I read – and, I confess, immensely enjoyed – Secret Invasion a few months back. So if you haven’t read it, or you’re just not a serious comics geek like I am, I advise you not to read the rest of this post.
Now that it’s all over, and the Dark Reign has begun, I think it’s past time to look at some of the mistakes the Skrulls made in their failed invasion. Not that I’m entirely blaming them for it – to my mind, Bendis was just a little too ready to hide behind his excuse that these people are religious extremists and therefore don’t act logically. Sure, there’s an argument to be made for that, but most of the time, it seemed to just be an excuse for lazy plotting.
Leaving that aside, here are what I consider to be the worst mistakes of the Skrulls, purely from a strategic perspective:
- Putting everyone in superhero costumes – not only did this make it unneccesarily easy for the defenders to tell who had what powers, it may in some cases have also indicated that they shared weaknesses with whoever it was. (I mean, really, since when are costumes a part of a person’s genetics?) An army that looked like an army would have been much less predictable. Also, it would have been much less humiliating for the Skrull who got stuck wearing Power Pack’s costumes.
- Not impersonating Tony Stark – by impersonating one guy – just one – you could have managed to practically rule the world already. So why not impersonate him?
- Not impersonating Namor – I mean, there were some good choices, but really, why did no one impersonate Namor? It’s not like he wouldn’t have been fairly easy to capture and replace without anyone noticing, and you would then have had the whole Atlantean army to use as cannon fodder (and to hide your own presence behind – after all, wasn’t this Invasion supposed to be a Secret?). Not to mention getting access to those sleeper agents we keep hearing about…
- The tip off – what was the strategic purpose of this? Why not continue to strike from the shadows, and keep it going that way until you had even more forces in position, even more people impersonated? I understand the power of fear and paranoia, dividing your enemies against themselves – that makes sense. But why then? Why not later? And why Elektra? The Hand could have been a very useful resource in the war, but was casually discarded in a way pretty much guaranteed to get them gunning for the Skrulls.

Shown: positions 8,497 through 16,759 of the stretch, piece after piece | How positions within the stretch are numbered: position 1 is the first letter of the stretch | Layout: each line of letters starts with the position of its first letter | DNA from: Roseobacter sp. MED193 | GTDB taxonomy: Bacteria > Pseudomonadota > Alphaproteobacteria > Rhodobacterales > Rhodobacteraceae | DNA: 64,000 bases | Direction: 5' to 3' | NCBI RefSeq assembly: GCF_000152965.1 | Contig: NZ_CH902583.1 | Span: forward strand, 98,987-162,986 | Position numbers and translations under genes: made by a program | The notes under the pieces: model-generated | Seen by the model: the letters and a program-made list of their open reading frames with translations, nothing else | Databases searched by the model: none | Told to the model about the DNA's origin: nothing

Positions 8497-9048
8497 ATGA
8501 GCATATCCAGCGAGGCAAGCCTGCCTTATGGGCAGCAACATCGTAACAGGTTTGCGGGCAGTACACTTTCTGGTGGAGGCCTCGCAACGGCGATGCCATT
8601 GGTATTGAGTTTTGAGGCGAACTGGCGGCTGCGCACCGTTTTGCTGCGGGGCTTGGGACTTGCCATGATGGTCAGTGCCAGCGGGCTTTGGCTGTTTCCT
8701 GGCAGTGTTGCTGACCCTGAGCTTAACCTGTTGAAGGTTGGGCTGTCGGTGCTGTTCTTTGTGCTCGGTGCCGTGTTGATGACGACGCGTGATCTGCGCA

- Engineering a few more deaths at Camp Hammond – it would have been child’s play to wipe out a few more – or even a lot more – of Earth’s superhumans in tragic training ‘accidents’, most of which could easily have been explained away as the inevitable result of inexperienced superhumans using their powers with insufficient care. And each enemy killed that way would have been one less to deal with later on. Not so much an error as a missed opportunity.
- Not listening to the ersatz Hank Pym – what if, instead of killing him for being defeatist – three times, no less – Veranke had instead listened to what he had to say, and modified her plans accordingly? I mean, if he’s really smart enough to see why it won’t work, he can probably see ways to change that…
- Not wiping out obvious enemies – it didn’t occur to anyone that people calling themselves the Skrull Kill Krew might be a good choice to quietly remove prior to the invasion? Or representatives of hereditary Skrull enemies like Noh-Varr?
- Was this a military invasion or a propaganda war? – because it seemed like a little bit of both. I mean, doesn’t the huge invasion of New York kind of undermine the whole ‘we’re here to help’ message of the propaganda? For that matter, given that your entire race is specialised towards infiltration, why even bother with a military war? A little more patience, and they could have taken over the Earth and made us ask them to.
That said, the Skrulls did get some things right:
- Disabling the Starktech – sheer brilliance. In one move, taking out one of the smartest men on the planet, all of SHIELD, Earth’s eyes and ears… this was a masterstroke. Of course, it’s nothing you couldn’t have done by replacing Tony Stark with one of your own in the first place.
- Infiltrating the Initiative – getting one member on each team in 50 states was a fine plan. Probably would have been better to replace each of the team leaders, though.
Here’s hoping Dark Reign doesn’t go the same way, because this whole ‘the villains are brilliant right up until the bit where they have to act stupid so that the heroes can win‘ thing is getting really old.